Life at the University of Chicago
Moses threw himself into his new position at the University of Chicago when he arrived in the fall of 1962, teaching courses on nineteenth-century French prints and “French Impressionism and its Aftermath.” He also led other classes in the humanities, creating waves among the other instructors when he refused to continue teaching Mark Twain’s classic The Adventures of Huckleberry Finn because of the novel’s treatment of race. In his 1988 book The Company We Keep, the eminent literary critic Wayne Booth, who began teaching at the university the same year as Moses, recounted the incident. Moses stated that he was deeply troubled by Twain’s portrayal of the character Jim, a Black man fleeing slavery, and argued that the novel’s distorted views of race were damaging to Black and white students alike. Booth acknowledged his initial discomfort with Moses’ (for the time) radical critiques and his later acceptance of their legitimacy, emphasizing the visionary nature of Moses’ interpretation.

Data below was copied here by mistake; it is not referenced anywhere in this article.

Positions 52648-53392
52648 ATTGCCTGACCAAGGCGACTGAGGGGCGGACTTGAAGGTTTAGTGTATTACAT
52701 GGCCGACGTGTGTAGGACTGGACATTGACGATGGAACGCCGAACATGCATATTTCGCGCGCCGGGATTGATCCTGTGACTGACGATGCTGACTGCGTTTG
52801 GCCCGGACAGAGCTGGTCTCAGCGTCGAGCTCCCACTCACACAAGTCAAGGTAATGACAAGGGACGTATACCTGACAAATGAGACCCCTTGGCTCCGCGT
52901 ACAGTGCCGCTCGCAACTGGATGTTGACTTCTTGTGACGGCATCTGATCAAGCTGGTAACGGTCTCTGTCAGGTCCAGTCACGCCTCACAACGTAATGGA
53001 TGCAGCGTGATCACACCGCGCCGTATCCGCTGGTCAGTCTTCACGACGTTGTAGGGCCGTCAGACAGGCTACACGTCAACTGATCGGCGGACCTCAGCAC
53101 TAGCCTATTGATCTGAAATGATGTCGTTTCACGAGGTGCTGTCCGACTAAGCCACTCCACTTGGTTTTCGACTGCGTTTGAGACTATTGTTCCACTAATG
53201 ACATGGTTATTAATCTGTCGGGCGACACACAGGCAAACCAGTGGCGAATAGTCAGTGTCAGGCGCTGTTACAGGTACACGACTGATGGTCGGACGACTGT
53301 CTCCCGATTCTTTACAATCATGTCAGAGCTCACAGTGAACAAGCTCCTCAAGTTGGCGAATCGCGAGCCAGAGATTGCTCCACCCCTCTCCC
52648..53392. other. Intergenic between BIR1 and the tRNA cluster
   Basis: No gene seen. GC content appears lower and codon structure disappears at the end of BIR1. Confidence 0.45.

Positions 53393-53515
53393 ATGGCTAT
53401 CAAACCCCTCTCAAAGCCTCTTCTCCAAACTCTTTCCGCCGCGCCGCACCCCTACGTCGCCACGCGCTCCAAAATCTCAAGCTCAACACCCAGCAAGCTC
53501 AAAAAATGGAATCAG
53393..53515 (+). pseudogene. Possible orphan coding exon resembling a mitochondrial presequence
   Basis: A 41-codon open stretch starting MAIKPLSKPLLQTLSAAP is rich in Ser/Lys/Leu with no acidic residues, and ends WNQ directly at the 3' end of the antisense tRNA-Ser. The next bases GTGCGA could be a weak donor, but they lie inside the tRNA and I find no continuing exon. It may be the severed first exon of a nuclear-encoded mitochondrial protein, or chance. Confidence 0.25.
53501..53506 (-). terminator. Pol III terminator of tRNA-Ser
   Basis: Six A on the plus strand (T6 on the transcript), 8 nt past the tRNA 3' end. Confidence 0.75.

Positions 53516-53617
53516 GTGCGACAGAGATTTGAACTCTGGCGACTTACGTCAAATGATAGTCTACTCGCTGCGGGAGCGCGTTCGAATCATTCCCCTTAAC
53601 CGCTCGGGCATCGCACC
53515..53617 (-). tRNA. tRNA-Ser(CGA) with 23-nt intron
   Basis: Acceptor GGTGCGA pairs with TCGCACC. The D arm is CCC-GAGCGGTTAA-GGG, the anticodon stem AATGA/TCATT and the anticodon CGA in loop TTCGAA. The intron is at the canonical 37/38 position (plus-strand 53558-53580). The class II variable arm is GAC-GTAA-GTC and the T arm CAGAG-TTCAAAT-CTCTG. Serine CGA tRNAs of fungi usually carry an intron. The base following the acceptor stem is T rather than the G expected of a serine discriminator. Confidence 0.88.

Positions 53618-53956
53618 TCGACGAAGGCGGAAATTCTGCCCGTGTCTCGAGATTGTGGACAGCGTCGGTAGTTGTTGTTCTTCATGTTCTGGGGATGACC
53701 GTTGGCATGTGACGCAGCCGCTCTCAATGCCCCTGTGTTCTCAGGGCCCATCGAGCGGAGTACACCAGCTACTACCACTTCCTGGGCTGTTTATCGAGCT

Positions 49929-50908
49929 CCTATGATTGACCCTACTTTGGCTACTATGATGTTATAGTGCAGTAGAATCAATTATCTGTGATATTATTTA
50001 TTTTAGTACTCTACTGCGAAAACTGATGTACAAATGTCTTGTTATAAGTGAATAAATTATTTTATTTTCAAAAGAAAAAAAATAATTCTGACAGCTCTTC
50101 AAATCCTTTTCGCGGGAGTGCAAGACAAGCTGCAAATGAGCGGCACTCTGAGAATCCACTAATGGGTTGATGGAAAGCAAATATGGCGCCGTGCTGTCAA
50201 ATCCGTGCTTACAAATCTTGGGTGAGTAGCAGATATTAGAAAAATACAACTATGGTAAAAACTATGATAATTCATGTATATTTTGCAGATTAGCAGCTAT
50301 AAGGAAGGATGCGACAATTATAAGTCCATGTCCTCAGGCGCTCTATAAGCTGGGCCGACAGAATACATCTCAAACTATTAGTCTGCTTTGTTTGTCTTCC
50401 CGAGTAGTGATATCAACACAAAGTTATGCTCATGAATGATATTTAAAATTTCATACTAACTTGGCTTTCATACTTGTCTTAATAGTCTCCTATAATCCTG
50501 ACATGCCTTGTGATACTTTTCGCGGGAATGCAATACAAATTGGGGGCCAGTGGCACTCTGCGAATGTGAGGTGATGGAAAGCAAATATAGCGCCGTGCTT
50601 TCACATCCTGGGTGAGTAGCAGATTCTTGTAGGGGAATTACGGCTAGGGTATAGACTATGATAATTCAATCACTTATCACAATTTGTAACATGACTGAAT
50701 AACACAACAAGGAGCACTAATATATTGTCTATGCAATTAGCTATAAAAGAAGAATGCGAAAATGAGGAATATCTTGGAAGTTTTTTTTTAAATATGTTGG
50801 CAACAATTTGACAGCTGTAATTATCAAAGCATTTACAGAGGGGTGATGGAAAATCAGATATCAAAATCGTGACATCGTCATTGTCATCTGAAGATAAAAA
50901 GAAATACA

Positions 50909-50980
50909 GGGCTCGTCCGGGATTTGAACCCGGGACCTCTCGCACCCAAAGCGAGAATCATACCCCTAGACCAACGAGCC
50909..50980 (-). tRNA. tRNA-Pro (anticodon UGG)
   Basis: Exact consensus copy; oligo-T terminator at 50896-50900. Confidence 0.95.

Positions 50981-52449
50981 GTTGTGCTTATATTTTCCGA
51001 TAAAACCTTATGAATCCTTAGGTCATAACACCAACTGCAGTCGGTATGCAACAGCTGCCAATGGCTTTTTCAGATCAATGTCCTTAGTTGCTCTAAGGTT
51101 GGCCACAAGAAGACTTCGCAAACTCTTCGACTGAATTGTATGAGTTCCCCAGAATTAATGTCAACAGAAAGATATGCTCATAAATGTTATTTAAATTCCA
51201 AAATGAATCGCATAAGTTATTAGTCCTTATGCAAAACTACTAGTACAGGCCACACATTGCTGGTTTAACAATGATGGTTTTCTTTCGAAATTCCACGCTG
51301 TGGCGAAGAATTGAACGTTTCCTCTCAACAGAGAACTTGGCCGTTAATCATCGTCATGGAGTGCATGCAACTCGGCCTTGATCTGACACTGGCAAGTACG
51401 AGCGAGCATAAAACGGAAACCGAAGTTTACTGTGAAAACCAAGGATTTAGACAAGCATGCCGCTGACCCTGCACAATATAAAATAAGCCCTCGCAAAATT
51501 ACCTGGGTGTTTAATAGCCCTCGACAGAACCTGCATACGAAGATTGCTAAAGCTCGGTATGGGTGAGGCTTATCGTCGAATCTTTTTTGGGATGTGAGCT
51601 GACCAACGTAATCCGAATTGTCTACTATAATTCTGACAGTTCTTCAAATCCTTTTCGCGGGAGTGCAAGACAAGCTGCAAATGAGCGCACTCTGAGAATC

In a series of memos to university administrators written in 1964, Harrie Vanderstappen, the acting chair of the Department of Art, enthused that Moses’ research and teaching were “outstanding” and that he had gained the wide respect of professors and students alike. In November 1964, the faculty unanimously voted to promote him to the rank of Assistant Professor of Art and of Humanities. When Moses adopted his new title in December, he joined a small cohort of past and current Black faculty members at the university.